Despite what the statistics suggest, that better than 87% of fine wine made today is meant to be consumed within one to two years of bottling, frequently the stars align to create a wine that really benefits from continued time in the bottle. My students know that I am a huge proponent of aging wine, including those bottles that do not demand to be aged. I espouse the many benefits of this practice: from allowing a wine time to improve; to the educational value of tasting a wine throughout its life and thereby fully understanding the mystery of wine; to the often jaw-dropping impact of pulling an unavailable gem from the dark reaches of one’s cellar to share with the best of friends.
In my usual perusal of the various wine shop circulars that arrive in my mailbox, my attention was piqued by an “older” wine – a 2005 Barbera del Monferrato from Cantine Valpane, their Perlydia bottling. Now 2005 isn’t particularly old at 10 years, but Barbera is not known to make long-aging wine. I eyed the tasting note from the store and decided that more research was warranted.
Cantine Valpane is a historic winery located in the Monferrato wine making region of Piedmont in northwest Italy. The winery website states that the present owners, the Arditi family have owned the property for over 100 years and during that time have sought to maintain the highest quality, while creating wines, specifically Barbera-based that exemplify the unique character of the Monferrato region. The Valpane vineyards, unlike those in Alba and Asti, the two bastions of Barbera in Piedmont, are planted in soils heavy in limestone and clay, which imparts an earthy minerality often not found in Barbera. Additionally, the DOC rules for Barbera del Monferrato allow for the inclusion of the Friesa grape to the blend, which contributes lively, fragrant touches to the wine.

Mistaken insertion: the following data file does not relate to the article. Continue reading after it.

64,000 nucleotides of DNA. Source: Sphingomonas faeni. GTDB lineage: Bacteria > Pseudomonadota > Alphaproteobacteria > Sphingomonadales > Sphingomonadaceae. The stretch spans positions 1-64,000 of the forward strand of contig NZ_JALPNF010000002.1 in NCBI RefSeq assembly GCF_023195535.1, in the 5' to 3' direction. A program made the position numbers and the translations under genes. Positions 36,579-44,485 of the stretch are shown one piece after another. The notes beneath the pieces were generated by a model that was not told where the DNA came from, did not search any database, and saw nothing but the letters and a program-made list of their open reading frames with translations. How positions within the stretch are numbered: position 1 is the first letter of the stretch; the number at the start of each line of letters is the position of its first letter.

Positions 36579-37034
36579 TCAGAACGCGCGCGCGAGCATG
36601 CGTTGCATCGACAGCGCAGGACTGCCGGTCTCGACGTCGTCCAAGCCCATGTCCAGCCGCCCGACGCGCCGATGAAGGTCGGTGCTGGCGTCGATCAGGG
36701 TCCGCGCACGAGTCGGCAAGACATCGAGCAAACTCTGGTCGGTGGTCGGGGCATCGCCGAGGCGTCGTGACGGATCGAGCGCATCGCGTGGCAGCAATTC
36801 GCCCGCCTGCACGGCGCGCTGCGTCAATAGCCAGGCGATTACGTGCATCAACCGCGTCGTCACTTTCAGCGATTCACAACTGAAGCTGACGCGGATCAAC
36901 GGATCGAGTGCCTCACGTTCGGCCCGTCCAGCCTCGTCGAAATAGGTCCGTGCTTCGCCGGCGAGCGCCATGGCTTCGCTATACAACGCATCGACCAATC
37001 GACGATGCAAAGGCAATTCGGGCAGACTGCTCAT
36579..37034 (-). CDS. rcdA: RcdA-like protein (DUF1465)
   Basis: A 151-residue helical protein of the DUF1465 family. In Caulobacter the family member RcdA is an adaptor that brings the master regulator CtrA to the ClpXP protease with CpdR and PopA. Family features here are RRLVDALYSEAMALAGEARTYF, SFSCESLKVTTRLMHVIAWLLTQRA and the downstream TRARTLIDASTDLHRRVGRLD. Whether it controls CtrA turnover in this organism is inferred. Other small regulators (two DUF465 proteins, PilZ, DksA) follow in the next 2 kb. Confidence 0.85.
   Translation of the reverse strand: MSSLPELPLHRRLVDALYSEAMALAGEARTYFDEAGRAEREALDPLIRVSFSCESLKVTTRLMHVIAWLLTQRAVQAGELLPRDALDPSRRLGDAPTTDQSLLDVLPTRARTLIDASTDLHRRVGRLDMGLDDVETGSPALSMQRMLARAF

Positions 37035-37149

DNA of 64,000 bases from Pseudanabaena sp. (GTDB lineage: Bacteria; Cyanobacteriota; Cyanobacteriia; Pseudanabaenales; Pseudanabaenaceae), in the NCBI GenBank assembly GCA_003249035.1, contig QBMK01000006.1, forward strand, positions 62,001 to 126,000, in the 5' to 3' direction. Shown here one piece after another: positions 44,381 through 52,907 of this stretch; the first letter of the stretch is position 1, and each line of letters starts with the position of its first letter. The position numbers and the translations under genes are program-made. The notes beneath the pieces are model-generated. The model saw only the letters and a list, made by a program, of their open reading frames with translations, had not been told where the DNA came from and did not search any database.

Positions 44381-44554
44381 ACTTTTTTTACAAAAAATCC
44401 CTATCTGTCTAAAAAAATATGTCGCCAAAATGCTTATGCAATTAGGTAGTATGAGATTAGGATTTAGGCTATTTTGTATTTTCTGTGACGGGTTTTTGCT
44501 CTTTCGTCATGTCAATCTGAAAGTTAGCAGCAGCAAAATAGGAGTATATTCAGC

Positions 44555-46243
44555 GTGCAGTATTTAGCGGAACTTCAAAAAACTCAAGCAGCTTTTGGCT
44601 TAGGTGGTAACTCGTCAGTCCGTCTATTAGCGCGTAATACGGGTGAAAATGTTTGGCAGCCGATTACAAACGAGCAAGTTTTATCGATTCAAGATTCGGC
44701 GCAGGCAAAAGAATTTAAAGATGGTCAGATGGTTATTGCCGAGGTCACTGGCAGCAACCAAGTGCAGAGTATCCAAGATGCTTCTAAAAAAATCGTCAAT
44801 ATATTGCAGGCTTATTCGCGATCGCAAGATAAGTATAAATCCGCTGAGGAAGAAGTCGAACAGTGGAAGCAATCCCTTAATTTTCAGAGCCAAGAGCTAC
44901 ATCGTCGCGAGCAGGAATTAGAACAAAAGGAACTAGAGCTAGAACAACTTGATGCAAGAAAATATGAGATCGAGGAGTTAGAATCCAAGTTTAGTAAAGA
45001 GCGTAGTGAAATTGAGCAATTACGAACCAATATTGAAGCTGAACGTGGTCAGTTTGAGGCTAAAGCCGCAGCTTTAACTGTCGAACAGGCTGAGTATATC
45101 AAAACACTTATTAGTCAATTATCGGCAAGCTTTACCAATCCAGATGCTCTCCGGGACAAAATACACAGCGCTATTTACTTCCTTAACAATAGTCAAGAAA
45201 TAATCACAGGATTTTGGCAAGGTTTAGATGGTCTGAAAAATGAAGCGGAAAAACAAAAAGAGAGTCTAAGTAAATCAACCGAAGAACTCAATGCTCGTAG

When one examines how the Cantine Valpane Barbera is produced, it is no surprise that the wine can age and frankly, should age to present its best version of itself. From the Kermit Lynch website:
The grapes are late-harvested from vines that average 5 – 10 years in age. Fermentation takes place in stainless steel and cement tanks and lasts 21-23 days. Following fermentation the wine is further aged 2-5 years in stainless steel and cement tanks before bottling. To ensure optimal smoothness, the wine is aged another year in bottle before its release. No Friesa is used in the blend of the “Perlydia” bottling.(“Perlydia” translates to: “for Lydia,” who is Pietro’s aunt who ran the estate before him.)
My own analysis, 10 years after the wine was made? Simply magnificent. The wine is smooth, mellow and possesses layered complexity with soft fruit, fragrant floral and rustic earthy notes. The wine is clearly Barbera in nature, with bright cherry flavors and a slight bite of acid that gives the wine impressive structure.
The most impressive thing about the wine… the price… at $17.99 per bottle before a discount, this wine is a steal. Very rarely do you get to possess a wine with 10 years of age that shows improvement and the longevity to continue to improve for this price. Where did I find the wine? At my friends at The Wine & Cheese Cask in Somerville, MA – it’s in their July-August Newsletter!